What Young People Need to Know about Land Degradation Neutrality
Land Degradation Neutrality, sounds like such a bogus set of words and rather too scientific and academic, but to safeguard our future, young people need to understand what this concept means.
As you may already know, the Sustainable Development Goals (SDGs) are 17 in number, they are a set of ambitious, interconnected goals that aim to end poverty, fight climate change and ensure prosperity for all, one particular SDG which determines the survival of humans and every living thing on land is Goal 15. The goal aims to protect life of land and ensure that they are restored and used sustainably. It is in addressing this goal that issues of forest management, terrestrial wildlife ecosystem protection and also combating desertification to halt land degradation and the many impacts of Climate Change. investments in land rehabilitation can advance the achievement of other SDGs, such as poverty eradication, food and water security, biodiversity protection, and climate change mitigation and adaptation.
Land degradation happens where a land resource has been negatively impacted, where there has been a reduction or complete loss in its biological or economic capacity or value. It is generally caused by human activities and ofcourse worsened by natural processes and often magnified by and closely intertwined with climate change and biodiversity loss.
Land Degradation Neutrality can be defined as a state whereby the amount of healthy and productive land resources, necessary to support ecosystem services, remains stable or increases within specified temporal and spatial scales – IWG.
In other words, the state of maintaining and increasing the amount of healthy and productive land resources, in line with national development priorities. These priorities can be flexible enough to be implemented at local, regional or
national scales. This is where talks on the Great Green Wall, Jatropha Plant project, reforestation and tree planting strategies come to play. In LDN; the sovereignty of nations to manage the trade-offs and to capitalise on the synergies between biological and economic productivity are recognised.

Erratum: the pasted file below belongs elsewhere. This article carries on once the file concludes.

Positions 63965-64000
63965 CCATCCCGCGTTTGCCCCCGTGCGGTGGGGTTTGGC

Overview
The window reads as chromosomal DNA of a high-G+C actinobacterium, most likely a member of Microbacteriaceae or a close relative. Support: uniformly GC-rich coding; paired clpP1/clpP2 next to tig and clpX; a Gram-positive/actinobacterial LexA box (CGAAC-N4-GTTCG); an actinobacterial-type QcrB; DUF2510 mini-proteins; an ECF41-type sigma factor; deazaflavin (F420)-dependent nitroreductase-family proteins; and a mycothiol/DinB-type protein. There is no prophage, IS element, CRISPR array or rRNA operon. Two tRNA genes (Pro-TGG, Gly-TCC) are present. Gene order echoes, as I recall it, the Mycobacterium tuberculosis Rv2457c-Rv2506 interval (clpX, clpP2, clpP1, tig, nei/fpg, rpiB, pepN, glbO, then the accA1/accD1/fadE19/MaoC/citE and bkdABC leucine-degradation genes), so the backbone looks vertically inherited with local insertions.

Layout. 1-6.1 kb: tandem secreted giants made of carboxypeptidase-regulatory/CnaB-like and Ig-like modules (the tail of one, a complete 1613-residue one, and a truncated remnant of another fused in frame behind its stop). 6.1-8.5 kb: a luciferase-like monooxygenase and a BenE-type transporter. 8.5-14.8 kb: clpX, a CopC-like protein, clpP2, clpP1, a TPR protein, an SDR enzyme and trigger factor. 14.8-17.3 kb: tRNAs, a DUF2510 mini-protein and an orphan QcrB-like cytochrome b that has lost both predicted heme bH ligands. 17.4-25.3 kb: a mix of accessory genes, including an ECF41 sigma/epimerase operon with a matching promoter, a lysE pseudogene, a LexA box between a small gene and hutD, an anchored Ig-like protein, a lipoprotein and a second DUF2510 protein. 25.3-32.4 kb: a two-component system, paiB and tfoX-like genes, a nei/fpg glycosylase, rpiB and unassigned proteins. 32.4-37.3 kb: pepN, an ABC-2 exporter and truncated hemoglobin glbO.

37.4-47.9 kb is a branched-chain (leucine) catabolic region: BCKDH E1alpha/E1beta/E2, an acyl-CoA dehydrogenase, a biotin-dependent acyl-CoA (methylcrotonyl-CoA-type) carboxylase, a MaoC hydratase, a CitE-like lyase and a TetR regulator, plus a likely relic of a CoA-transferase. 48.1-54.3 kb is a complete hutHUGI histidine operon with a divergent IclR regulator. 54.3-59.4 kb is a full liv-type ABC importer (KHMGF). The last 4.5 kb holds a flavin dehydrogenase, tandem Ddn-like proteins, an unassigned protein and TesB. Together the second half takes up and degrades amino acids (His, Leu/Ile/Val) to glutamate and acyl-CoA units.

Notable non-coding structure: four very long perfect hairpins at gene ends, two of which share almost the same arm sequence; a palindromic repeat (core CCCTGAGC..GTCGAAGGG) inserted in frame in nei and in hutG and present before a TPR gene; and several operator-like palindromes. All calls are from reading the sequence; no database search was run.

Back to the SDG 15, one particular target of this goal speaks to Land Degradation Neutrality:
By 2030, combat desertification, restore degraded land and soil, including land affected by desertification, drought and floods, and strive to achieve a land degradation-neutral world
Target 15.3 responds to a serious and rather immediate challenge:
How can we sustainably produce food, fuel and fibre to meet future demand without further depleting our finite land resources? And particularly for the context of this article, why should young people be involved in this process?
Currently, the cost of land degradation reaches about US$490 billion per year, much higher than the cost of action to prevent it. Though this is a general issue, roughly 40% of the world’s degraded land occurs in areas with the highest incidence of poverty. Land degradation directly impacts the health and livelihoods of an estimated 1.5 billion people
Also, there is an intrinsic link between security and land and also between hunger and conflict. Without adaptation strategies and resilience-building devoted to responsibly managing and restoring our natural capital, land degradation, especially in places like Africa, will continue to be a significant factor that threatens rural livelihoods, triggers forced migration and aggravates conflicts over limited natural resources. It is a serious crisis destabilising communities on a global scale. — Ms Monique Barbut, Executive Secretary of the UN Convention to Combat Desertification
Think of it this way, our health and ability to prosper are all dependent on the first contact to the environment – land and this is very critical to our future and security.
Bringing it home, climate induced dryness in Northern Nigeria has crippled its potential to have an economic bloom; the encroachment of Nigeria’s Savannah into its rainforest zone also indicates possible land degradation.
So what is the way forward?
- Sustainable land management practices: such as agroforestry and conservation agriculture, can reduce the yield gaps and enhance the resilience of our working landscapes while preventing further land degradation.Have you gone to check out the awesomeness at LUFASI Park, Lagos?
- We need to explore processes like rainwater harvesting, local irrigation etc to combat issues of desertification or drought.
- All major investors in agricultural land should be required to protect and rehabilitate land and pay an annual allowance of environmental protection to the host country
- Get political will from the highest level; if the government knew the vital role of soils and of sustainable land management in getting a sustainable future and ensuring food security; we’ll be more prepared to achieve land degradation neutrality.
- Plant Trees, apart from just trapping carbon in the atmosphere, trees are needed to hold our soil integrity together
- Let us make this issue popular by disseminating information and programmes in the recently revised national environmental policy.
- Technology can help out too, young people can build apps that show real-time land degradation, levels of erosion etc and of course use social media for good.
- More problem-solving forums, community involvement and co-operation at all levels will help us achieve this cause and safeguard the future